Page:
According to an article on Mashable, there’s a restaurant in LA trying to promote a comfortable, home-like atmosphere by giving customers 5% off the price of their meals if they don’t use their mobile phones at the table.
Sounds reasonable, right? Well, maybe not so much.
See, there’s a catch. You reportedly have to give up your phone at the door, and then get it back after your meal. That, in my opinion, is a bad deal at any price.
It only takes minutes for someone to install malware on your phone.
Now, I’m not saying that the people who own that restaurant would do that. In fact, they’re probably really nice people who are trying to make their restaurant a more pleasant and civilized place to be– a place free from people incessantly chatting on their phones, and driving other patrons crazy.
What I’m trying to do, is make the point that hacking your phone can be done quickly and easily by someone who wants to steal information or spy on you. So, as a result; you should be very careful about who you allow to have access to it.
Mobile malware is a growing threat; tripling in the first half of this year, and amounting to nearly 13 million phones infected worldwide, according to Chinese security vendor NetQuin. Network World reported that NetQuin found a major spike in mobile malware infections in June–3.7 million cases that month alone.
Meanwhile, TechCrunch reports that US-based software security vendor, McAfee found a 1,200% increase in mobile malware infections in the first quarter of this year–mostly targeting the Android mobile platform, which is the most popular in the world.
However, other mobile platforms, such as Apple’s iOS, are also vulnerable to attack.
In addition, someone doesn’t have to actually even have to have your phone in their hands, to get their hands on your private information. All it takes is your phone number. Once someone has that; they can target you with “smishing” or try to trick you with phone scams.
Smishing attacks use infected SMS messages (texts), which download malicious code to your phone. Even iPhones, which are generally more resistant to mobile malware than Android, have been found to have security flaws that can open the door to SMS attacks.
Some hacks penetrated iPhone defenses because the phones had been “jailbroken“. When someone “jailbreaks” the Apple mobile operating system (IOS) (which runs on iPhones, iPads and iPod Touch); they remove certain security restrictions imposed by Apple. Once that happens; the phone’s user can then download software from vendors other than those in the Apple App Store.
But, altering the in-built security of any phone–not just an iPhone–makes it more vulnerable to attack. This topic was addressed during cybersecurity hearings on Capitol Hill earlier this year.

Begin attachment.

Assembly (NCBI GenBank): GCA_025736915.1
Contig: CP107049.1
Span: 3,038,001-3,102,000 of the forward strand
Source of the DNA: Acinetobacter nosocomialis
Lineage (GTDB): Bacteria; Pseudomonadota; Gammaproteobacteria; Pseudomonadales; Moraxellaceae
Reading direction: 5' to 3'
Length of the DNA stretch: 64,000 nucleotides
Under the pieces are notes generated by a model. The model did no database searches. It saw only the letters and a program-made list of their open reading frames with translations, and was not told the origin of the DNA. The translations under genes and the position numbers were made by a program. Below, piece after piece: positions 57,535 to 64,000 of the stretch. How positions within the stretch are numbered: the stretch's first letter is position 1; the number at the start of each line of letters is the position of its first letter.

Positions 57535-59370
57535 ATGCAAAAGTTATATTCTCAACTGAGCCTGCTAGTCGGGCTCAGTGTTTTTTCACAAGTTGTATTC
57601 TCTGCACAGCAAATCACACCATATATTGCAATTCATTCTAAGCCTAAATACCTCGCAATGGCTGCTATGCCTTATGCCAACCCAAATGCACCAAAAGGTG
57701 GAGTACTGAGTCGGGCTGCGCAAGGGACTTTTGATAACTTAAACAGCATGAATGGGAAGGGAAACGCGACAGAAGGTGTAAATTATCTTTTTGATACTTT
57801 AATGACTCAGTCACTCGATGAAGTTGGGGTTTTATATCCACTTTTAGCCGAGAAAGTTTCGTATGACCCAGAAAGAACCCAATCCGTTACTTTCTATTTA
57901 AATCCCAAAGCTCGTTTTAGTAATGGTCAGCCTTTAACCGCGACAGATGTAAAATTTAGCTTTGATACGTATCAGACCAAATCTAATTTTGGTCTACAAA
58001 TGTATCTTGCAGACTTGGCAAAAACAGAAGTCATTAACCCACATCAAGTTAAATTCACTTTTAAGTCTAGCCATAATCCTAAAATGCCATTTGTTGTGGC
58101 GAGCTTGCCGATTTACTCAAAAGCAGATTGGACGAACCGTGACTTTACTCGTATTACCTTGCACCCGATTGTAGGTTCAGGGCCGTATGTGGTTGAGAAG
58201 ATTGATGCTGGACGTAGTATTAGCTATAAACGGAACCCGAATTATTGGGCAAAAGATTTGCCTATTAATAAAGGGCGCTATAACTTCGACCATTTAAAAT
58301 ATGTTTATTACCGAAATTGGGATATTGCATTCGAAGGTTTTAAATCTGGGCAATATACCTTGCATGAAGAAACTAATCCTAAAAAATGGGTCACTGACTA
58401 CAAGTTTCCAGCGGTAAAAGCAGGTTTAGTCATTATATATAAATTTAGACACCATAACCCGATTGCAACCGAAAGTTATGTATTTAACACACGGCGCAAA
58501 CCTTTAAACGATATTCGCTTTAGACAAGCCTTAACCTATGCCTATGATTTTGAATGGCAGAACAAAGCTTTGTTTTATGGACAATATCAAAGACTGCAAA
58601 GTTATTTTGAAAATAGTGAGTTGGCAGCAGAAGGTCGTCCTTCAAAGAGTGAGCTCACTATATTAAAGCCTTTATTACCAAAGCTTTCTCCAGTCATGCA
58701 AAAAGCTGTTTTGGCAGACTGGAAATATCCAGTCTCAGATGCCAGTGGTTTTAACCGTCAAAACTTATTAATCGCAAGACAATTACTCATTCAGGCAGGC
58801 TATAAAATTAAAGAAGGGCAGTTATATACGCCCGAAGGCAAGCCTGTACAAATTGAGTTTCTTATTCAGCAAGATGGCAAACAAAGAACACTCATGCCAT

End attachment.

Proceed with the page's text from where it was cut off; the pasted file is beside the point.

So, what’s the big deal?
Well, the thing about mobile malware, is that it can be a lot like herpes. Once you’ve got it; you can’t get rid of it, unless you get rid of your mobile phone. Just re-setting your device won’t necessarily fix it, and mobile carriers do not always have the proper tools to fix it for you.
The bottom line is that you can’t completely protect yourself against any kind of malware; whether it’s on your phone, or on your computer. Experts say the only thing you can do manage your risk, and try to be as safe as possible.
As a result, managing your risk should not include handing your phone over to strangers just because they offer you a discount on food or anything else. It only takes minutes to hack a phone; but it takes much longer to repair the damage once its done.
It can also be very expensive. Whether you’re the victim of some sort of financial scam, or just inconvenienced by having to get a new phone; it can cost you a lot of time and money to fix the problem. Have you ever tried to get out of a mobile phone contract? If so, you know how hard it can be.
Here’s a tip: If you ever need to do so because of problems with your phone or phone carrier; contest the charges on your phone bill in writing, and file a formal complaint with the Federal Communications Commission (FCC). That will definitely get the attention of your mobile carrier, and they may not make you pay the early termination fee for cancelling your contract.
So, if somebody other than the authorized repair guy at your mobile carrier asks for your phone; cop an old Nancy Reagan slogan, and “just say no”.
For more information; check out these recent articles.
Network World: iPhone SMS bug Said To Be A Serious Threat